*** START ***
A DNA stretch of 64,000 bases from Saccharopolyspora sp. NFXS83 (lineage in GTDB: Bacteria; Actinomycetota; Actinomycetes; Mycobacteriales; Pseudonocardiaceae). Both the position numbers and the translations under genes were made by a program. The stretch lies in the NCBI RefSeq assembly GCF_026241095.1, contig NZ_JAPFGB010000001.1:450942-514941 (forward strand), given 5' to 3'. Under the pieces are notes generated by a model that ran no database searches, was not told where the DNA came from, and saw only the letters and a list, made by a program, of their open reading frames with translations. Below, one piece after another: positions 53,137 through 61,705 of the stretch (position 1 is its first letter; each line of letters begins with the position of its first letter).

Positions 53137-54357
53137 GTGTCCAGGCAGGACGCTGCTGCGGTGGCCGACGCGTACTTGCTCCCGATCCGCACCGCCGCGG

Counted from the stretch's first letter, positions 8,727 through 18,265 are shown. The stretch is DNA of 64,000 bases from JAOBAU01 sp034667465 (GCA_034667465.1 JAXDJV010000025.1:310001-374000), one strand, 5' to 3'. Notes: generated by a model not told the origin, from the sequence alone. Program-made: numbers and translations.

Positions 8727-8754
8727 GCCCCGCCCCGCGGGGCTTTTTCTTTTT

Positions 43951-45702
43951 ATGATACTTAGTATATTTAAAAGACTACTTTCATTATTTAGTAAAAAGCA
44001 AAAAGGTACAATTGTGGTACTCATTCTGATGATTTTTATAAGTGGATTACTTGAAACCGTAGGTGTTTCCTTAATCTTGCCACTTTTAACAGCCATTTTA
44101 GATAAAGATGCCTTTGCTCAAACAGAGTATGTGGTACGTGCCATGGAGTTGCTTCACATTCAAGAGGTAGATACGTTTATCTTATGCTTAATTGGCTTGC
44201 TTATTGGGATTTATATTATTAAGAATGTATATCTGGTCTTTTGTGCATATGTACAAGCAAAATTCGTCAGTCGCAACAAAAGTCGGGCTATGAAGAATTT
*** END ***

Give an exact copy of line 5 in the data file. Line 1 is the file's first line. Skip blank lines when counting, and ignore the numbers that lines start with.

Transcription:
Positions 8727-8754